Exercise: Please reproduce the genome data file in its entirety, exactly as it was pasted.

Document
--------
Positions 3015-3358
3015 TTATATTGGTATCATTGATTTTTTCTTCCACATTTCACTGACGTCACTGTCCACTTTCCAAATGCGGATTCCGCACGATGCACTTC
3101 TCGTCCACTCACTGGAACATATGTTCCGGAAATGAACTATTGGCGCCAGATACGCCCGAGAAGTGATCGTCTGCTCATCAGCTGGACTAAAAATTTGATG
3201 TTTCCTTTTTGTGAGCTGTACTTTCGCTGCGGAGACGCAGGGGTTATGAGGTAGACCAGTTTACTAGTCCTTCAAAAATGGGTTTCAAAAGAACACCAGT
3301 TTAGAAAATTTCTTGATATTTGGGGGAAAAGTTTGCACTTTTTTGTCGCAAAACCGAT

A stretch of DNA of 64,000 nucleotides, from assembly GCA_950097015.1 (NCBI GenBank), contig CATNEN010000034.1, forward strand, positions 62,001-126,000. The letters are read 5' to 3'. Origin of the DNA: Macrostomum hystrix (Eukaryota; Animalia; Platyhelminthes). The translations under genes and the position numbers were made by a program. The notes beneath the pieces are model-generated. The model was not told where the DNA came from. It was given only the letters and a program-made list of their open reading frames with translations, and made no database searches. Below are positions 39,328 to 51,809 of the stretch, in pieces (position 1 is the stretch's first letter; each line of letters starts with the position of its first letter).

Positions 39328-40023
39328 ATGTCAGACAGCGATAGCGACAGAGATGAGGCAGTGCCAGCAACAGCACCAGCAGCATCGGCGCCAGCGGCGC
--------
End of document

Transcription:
Positions 3015-3358
3015 TTATATTGGTATCATTGATTTTTTCTTCCACATTTCACTGACGTCACTGTCCACTTTCCAAATGCGGATTCCGCACGATGCACTTC
3101 TCGTCCACTCACTGGAACATATGTTCCGGAAATGAACTATTGGCGCCAGATACGCCCGAGAAGTGATCGTCTGCTCATCAGCTGGACTAAAAATTTGATG
3201 TTTCCTTTTTGTGAGCTGTACTTTCGCTGCGGAGACGCAGGGGTTATGAGGTAGACCAGTTTACTAGTCCTTCAAAAATGGGTTTCAAAAGAACACCAGT
3301 TTAGAAAATTTCTTGATATTTGGGGGAAAAGTTTGCACTTTTTTGTCGCAAAACCGAT

A stretch of DNA of 64,000 nucleotides, from assembly GCA_950097015.1 (NCBI GenBank), contig CATNEN010000034.1, forward strand, positions 62,001-126,000. The letters are read 5' to 3'. Origin of the DNA: Macrostomum hystrix (Eukaryota; Animalia; Platyhelminthes). The translations under genes and the position numbers were made by a program. The notes beneath the pieces are model-generated. The model was not told where the DNA came from. It was given only the letters and a program-made list of their open reading frames with translations, and made no database searches. Below are positions 39,328 to 51,809 of the stretch, in pieces (position 1 is the stretch's first letter; each line of letters starts with the position of its first letter).

Positions 39328-40023
39328 ATGTCAGACAGCGATAGCGACAGAGATGAGGCAGTGCCAGCAACAGCACCAGCAGCATCGGCGCCAGCGGCGC